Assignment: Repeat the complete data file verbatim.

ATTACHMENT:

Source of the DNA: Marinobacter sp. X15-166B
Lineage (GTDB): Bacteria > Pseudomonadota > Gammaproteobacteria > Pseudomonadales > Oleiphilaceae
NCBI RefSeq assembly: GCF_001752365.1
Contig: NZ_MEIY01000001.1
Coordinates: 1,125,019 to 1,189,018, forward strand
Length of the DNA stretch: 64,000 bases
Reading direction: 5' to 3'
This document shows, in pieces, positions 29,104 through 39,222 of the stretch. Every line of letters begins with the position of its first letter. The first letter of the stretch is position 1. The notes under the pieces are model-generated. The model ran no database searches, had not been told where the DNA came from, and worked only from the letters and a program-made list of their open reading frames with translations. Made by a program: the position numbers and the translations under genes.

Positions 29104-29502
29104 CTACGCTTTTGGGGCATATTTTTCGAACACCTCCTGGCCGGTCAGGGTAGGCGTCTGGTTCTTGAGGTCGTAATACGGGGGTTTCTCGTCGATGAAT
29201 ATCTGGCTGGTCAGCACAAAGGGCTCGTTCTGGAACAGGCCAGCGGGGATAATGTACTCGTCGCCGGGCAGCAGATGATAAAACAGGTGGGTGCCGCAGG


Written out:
Source of the DNA: Marinobacter sp. X15-166B
Lineage (GTDB): Bacteria > Pseudomonadota > Gammaproteobacteria > Pseudomonadales > Oleiphilaceae
NCBI RefSeq assembly: GCF_001752365.1
Contig: NZ_MEIY01000001.1
Coordinates: 1,125,019 to 1,189,018, forward strand
Length of the DNA stretch: 64,000 bases
Reading direction: 5' to 3'
This document shows, in pieces, positions 29,104 through 39,222 of the stretch. Every line of letters begins with the position of its first letter. The first letter of the stretch is position 1. The notes under the pieces are model-generated. The model ran no database searches, had not been told where the DNA came from, and worked only from the letters and a program-made list of their open reading frames with translations. Made by a program: the position numbers and the translations under genes.

Positions 29104-29502
29104 CTACGCTTTTGGGGCATATTTTTCGAACACCTCCTGGCCGGTCAGGGTAGGCGTCTGGTTCTTGAGGTCGTAATACGGGGGTTTCTCGTCGATGAAT
29201 ATCTGGCTGGTCAGCACAAAGGGCTCGTTCTGGAACAGGCCAGCGGGGATAATGTACTCGTCGCCGGGCAGCAGATGATAAAACAGGTGGGTGCCGCAGG